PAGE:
In the long term, a company can only be successful if it acts with integrity, complies with statutory provisions worldwide and stands by its voluntary undertakings and ethical principles, even when this is the harder choice.
We remain committed to this principle – especially in light of the misconduct uncovered in the 2015 fiscal year, which runs contrary to all of the values that Volkswagen stands for. Compliance must be second nature to all Group employees.
By raising awareness and educating employees, Volkswagen aims to prevent potential breaches before they occur. Nevertheless, we are aware that even the best compliance management system can never entirely prevent criminal actions by individuals.
The principles set down in the Volkswagen Group’s Code of Conduct are of essential importance here. These guidelines have been communicated and can be accessed by all Group employees via the Volkswagen portal, and on the web pages of the Volkswagen Group. The Group’s Internal Audit, Security, Personnel Management and Legal departments are responsible for investigative measures and responses.
Since January 2016, the Group Chief Compliance Officer has reported directly to the Board Member for Integrity and Legal Affairs. The Group Chief Compliance Officer is supported in his work by 14 Chief Compliance Officers (responsible for the brands, Volkswagen Financial Services and Porsche Holding GmbH in Salzburg, Austria), who are in turn assisted by Compliance Officers in the Group companies. The compliance organization is networked together by various arrangements, including regional workshops. One networking event held in the organization in the reporting year was a major Governance, Risk & Compliance (GRC) Global Conference in Berlin. It was attended by some 300 employees from 30 nations and all Group brands, who shared their ideas in workshops and presentations focusing on current and upcoming issues in compliance and risk management.
Various bodies support the work of the compliance organization at Group and brand company level. These include the Compliance Board at senior management level and the core Compliance team, which pools Group expertise in compliance issues.
As Matthias Müller, CEO of Volkswagen AG, stated at a management event in Wolfsburg in 2016:
“We want to make integrity the basis for all our actions, anchored deeply throughout the entire Group. To this end, we will redouble our efforts as regards compliance with rules and regulations across the Group.” He continued, “Compliance is not the task of a single person or department: we as managers are all called upon to play a part.”
Compliance at Volkswagen
Volkswagen applies a holistic approach to compliance which integrates its compliance management system (CMS), risk management system (RMS) and internal control system (ICS). One way to identify and assess potential compliance risks is to use a standard process that is now in place across the Group. Thanks to this process for cataloging systemic risks, in the reporting year more than 2,400 assessments of potential compliance risks and the relevant remedial measures were reported by more than 100 units; more than 500 tests were staged within Group companies to evaluate the effectiveness of these measures. Based on the findings of such tests, preventive measures are drawn up and the appropriate compliance programs defined. During the selection process for new production locations, Group Production assesses the sites with a view to identifying potential corruption risks, among others.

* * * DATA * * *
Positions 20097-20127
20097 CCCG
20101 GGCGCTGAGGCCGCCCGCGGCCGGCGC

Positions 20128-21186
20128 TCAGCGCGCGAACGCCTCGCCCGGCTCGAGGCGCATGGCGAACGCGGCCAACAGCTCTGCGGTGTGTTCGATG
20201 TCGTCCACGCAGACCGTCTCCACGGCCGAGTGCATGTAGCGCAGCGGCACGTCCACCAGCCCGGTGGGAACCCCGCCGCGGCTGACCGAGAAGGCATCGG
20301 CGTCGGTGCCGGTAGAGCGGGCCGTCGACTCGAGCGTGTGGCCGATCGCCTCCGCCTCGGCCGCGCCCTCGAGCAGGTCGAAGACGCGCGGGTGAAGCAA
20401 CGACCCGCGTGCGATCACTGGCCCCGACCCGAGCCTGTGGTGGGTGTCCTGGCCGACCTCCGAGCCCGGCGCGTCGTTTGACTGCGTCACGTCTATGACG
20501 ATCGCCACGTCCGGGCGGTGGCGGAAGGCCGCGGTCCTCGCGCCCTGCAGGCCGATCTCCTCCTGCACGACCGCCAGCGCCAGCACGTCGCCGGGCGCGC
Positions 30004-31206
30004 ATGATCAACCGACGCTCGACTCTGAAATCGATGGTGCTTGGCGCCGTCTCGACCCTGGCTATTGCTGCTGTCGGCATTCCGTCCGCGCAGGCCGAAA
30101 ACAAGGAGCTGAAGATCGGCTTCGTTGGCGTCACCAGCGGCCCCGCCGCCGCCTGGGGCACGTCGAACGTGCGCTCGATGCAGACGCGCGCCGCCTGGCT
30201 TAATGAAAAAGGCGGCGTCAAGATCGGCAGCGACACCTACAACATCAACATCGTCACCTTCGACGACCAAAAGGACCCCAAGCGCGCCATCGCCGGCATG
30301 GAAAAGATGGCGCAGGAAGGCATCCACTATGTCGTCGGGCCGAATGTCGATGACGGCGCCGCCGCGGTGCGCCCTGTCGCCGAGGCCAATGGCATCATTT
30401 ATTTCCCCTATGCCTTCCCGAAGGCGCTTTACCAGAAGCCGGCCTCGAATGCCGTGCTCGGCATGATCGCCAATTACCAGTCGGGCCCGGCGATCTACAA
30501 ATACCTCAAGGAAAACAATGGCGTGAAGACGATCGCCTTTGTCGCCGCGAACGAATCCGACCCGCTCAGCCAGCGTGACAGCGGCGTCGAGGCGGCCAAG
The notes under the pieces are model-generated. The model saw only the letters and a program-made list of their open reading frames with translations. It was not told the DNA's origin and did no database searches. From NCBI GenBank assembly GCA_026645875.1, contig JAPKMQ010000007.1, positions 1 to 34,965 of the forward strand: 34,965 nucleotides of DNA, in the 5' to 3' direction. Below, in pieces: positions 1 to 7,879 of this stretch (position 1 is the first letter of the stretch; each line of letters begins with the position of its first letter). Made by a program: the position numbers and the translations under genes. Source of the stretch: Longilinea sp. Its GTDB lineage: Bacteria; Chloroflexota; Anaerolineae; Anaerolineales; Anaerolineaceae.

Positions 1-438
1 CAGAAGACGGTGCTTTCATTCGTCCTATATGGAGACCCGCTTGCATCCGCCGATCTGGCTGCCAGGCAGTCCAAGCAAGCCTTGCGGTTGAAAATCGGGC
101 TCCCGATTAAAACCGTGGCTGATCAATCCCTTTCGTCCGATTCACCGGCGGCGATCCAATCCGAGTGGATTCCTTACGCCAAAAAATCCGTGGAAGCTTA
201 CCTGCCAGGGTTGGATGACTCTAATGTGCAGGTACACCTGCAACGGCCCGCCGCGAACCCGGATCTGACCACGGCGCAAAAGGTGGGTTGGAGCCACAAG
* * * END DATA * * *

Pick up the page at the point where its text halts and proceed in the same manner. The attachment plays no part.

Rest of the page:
In response to the diesel issue, we have developed activities targeting improved product compliance in the development and production process, as well as in quality assurance. Furthermore, development processes have been designed in such a way that even an attempt to circumvent mandatory regulations is easier to identify and prevent at an early stage. In this context, we have further strengthened conformity assessments for our products, among other things.
What is more, in the reporting period we expanded the range of services for providing our employees with advice and support, extending our advisory services and our range of online tutorials. We also published a new information guide for our staff on how to prevent money laundering.
The structure and procedures of the Volkswagen Group whistleblowing system have been completely reorganized. A guideline issued by the Group’s Board of Management sets out clear protections for both information providers and those under investigation. As of 2017, the Board Member for Integrity and Legal Affairs is responsible for the process of recording and analyzing the information reported by whistleblowers. As before, Group Internal Audit and Group Security are responsible for investigations.
Prevention through Information
To raise awareness of the importance of compliance, since 2010 all new employment contracts entered into between Volkswagen AG on the one hand, and both management staff and employees covered by collective agreements on the other, have included a reference to the Code of Conduct plus the obligation to comply with it. Completion of the online training module on the Code of Conduct is mandatory for all new employees. As of 2014, compliance with the Code of Conduct is one factor in calculating employees’ variable, performance-related pay component.
By means of appropriate preventive measures integrated in our existing management system, we foster compliance with the rules within our organization and sharpen our employees’ awareness. However, we are also aware that the risk of individual misconduct can never be completely eliminated. To raise employee awareness of compliance-related issues, we use both traditional communication channels such as employee magazines and information stands, and electronic media such as intranet portals, apps, blogs, audio-podcasts and online newsletters and guidelines. For example, our Anti-Corruption Guidelines are available to all employees, business partners and members of our governance bodies on the Volkswagen portal, as well as on the Internet.